votes and if they agree, the original image is supplemented to reflect
the decision.The modified timestamps shown above reveal that all of the files were modified.
Again, the ballot images should not be modified unless processed for
adjudication. Adjudication should only be used only in rare
circumstances. [We’re not sure of the official percent but we believe
adjudication should only occur in less than 2% of all ballots
processed.] Perhaps there is a reasonable explanation for all of these
ballots being adjudicated. Maybe this was caused by a technicality only
affecting these ballots? But the images appear to have been all modified at the same time, and within only one hour of scanning.
If we zoom out to the 30,000-foot level and look at all
batches from the same scanner as shown below, we see a much larger
problem. First, all of the batches have been modified as shown
on the far right. The scan times for each batch are in yellow and the
numbers shown in red are the amount of time (hours) between when the
batch was scanned and when the batch was modified.
For example, batch 001 was finished being scanned at 1:51 pm on 10/22.
That same batch was modified 192 hours later at 1:38 pm on 10/30.
The batch was scanned and then modified 8 DAYS LATER.
On scanner 5150, a total of 44 batches were modified between 3 to 8
days after being scanned. Not only is such a large window of time used
to process ballots inexplicable, but it is also unacceptable. Unfortunately, these findings show extreme variations in the process,
are widespread, and cannot be dismissed or ignored.
Important is the last 4 batches shown on the page had 0 hours between
the scan time and modification time. In fact, the last 4 batches
scanned were modified before the previous 44 batches. This removes the
possibility of some type of consistent procedure or forced process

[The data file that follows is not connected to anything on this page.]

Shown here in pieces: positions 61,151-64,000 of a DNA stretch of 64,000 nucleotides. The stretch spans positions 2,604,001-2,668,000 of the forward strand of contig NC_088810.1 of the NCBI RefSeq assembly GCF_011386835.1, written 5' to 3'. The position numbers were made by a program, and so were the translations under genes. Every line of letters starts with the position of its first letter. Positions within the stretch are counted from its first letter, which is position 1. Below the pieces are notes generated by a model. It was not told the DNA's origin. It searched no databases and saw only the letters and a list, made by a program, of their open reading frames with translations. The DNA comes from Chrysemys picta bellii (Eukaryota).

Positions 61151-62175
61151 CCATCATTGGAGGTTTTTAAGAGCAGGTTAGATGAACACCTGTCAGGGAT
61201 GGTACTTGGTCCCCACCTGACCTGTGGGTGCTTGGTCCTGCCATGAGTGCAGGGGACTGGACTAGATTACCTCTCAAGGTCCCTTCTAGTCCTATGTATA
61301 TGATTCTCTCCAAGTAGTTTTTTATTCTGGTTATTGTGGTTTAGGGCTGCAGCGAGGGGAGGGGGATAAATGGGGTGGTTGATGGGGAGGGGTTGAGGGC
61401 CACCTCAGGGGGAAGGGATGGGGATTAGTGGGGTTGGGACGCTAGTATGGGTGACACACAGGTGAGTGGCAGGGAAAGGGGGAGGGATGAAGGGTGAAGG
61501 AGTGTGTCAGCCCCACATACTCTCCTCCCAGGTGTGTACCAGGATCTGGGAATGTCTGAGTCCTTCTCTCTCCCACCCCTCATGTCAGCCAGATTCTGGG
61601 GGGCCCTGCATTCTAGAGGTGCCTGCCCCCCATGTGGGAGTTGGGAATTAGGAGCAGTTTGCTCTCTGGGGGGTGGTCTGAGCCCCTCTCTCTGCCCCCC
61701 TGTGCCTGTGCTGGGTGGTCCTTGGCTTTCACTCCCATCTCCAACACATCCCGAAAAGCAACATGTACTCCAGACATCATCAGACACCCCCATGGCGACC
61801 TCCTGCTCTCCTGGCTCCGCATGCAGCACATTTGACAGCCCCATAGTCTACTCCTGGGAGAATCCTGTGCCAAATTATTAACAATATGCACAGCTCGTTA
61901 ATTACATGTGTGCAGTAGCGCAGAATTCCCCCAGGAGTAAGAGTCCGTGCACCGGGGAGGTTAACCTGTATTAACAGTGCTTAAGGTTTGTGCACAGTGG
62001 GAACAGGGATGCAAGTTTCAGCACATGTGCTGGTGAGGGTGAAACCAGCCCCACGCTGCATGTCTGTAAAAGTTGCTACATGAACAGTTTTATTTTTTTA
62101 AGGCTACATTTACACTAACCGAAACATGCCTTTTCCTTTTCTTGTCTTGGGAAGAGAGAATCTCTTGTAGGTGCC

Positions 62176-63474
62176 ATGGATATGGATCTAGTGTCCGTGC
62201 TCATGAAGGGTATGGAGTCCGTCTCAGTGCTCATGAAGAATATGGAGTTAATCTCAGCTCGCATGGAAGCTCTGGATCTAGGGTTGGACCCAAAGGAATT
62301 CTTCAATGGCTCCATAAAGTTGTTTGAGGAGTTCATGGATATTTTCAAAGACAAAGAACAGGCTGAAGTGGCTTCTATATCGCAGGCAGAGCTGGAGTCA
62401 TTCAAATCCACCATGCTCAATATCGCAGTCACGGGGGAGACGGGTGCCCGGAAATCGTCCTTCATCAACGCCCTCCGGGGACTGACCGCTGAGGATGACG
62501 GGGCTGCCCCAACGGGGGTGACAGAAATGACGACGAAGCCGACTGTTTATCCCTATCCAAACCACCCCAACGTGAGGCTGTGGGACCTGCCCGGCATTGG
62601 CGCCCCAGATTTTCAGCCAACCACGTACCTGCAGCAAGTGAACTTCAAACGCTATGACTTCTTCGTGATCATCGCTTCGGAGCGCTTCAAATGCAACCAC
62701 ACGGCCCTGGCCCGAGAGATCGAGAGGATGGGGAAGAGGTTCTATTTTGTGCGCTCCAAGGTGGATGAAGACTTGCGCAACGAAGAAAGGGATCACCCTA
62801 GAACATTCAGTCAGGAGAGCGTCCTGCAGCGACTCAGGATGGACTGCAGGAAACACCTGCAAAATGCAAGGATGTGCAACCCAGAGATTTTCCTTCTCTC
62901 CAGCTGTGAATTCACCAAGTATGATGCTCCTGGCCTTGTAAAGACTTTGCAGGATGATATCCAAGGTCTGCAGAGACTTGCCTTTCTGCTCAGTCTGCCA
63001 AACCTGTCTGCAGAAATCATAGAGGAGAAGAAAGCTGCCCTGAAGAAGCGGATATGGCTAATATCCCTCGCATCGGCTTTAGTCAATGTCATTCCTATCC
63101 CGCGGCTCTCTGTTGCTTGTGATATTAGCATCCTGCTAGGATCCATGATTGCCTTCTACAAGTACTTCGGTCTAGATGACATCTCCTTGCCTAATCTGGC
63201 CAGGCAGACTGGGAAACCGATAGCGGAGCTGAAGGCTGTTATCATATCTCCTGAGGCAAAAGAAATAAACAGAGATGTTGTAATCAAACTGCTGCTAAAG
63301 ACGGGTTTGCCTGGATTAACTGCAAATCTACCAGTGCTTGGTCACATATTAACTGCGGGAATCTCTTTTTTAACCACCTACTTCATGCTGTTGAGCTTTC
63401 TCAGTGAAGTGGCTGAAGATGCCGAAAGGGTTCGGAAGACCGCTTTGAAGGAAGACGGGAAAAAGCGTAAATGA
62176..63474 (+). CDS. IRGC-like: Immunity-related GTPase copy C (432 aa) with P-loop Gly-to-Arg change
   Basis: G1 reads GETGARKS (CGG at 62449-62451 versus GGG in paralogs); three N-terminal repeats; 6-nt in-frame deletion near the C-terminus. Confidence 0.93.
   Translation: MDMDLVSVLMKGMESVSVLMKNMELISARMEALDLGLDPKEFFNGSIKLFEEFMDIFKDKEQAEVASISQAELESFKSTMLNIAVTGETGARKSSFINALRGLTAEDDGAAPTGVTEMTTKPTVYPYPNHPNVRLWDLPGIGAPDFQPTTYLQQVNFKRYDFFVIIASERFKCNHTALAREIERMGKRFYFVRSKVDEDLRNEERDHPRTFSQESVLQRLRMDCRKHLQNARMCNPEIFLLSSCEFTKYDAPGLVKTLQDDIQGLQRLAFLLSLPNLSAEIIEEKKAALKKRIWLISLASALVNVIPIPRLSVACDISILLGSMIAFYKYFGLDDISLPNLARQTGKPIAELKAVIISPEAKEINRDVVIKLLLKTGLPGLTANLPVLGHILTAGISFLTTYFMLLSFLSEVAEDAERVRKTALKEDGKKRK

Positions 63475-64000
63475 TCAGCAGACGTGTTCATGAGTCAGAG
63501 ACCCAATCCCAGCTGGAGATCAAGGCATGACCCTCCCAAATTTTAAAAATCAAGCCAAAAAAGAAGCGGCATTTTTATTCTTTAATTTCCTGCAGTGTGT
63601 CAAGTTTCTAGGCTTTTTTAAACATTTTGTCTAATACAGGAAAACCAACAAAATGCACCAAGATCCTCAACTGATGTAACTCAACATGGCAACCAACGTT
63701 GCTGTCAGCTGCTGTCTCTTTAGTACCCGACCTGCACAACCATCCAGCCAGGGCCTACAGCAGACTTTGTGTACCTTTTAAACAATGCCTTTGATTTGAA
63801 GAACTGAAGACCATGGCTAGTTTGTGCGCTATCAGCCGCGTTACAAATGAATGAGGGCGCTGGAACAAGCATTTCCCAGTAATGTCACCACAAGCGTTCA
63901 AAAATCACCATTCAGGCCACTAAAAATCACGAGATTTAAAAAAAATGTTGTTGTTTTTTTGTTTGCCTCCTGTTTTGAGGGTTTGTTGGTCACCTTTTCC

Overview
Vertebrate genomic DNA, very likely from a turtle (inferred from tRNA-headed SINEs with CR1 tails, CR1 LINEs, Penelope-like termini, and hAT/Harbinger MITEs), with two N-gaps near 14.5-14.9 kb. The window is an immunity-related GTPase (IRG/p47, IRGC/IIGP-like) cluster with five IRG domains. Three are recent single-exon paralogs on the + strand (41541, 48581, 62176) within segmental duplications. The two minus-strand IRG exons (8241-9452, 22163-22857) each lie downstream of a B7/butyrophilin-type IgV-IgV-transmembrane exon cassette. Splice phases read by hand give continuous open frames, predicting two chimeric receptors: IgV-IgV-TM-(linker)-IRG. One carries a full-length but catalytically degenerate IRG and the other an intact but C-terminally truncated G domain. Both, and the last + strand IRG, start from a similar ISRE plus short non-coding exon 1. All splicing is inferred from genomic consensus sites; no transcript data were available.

causing the modification of all batches on the same date.
Remember, the findings above only show the anomalies associated with
one of the five machines used to scan absentee ballots, a process that
continued until November 5th. (More to come soon on the significance of the time between scanning and file modification time.)
Attempting to seek understanding and answers for his findings, RonC
went to the logical government entity charged with such matters- the
Fulton County Board of Registration and Elections (BRE).
RonC summarized his findings in an email that detailed the scan speed
and image file modification issues. The BRE then sought answers from
the County Elections Director, Rick Barron. The email below shows Mr.
Barron’s response to the board:
There are 4 basic takeaways from Mr. Barron’s email.
First, it’s obvious that Mr. Barron feels the same about the
impossible scanning speed and went so far as to describe RonC’s finding
as “bizarre”. The problem is this was not simply a “claim” as
characterized by Mr. Barron, rather a factual observation of Fulton
Secondly, Mr. Barron directly states: “You can’t modify ballot
images that aren’t adjudicated.” Again, he affirms our understanding
Third, he states that the equipment is proprietary, and the security
manuals are not available. In his defense, Mr. Barron was probably
referencing the election system as a whole or in a general connotation;
however, the scanners used were Cannon consumer-off-the-shelf machines
that can be purchased through numerous retailers.
Finally, we did follow Mr. Barron’s advice to observe the scanners in
operation by watching the State Farm Arena surveillance video. He was
correct, the scanners are slow. In fact, they are so slow that the
ballot images produced by the scanner are created faster than the
machine can scan the ballots, and that truly is “bizarre”.There is more to this story.
“RonC” contributed to this report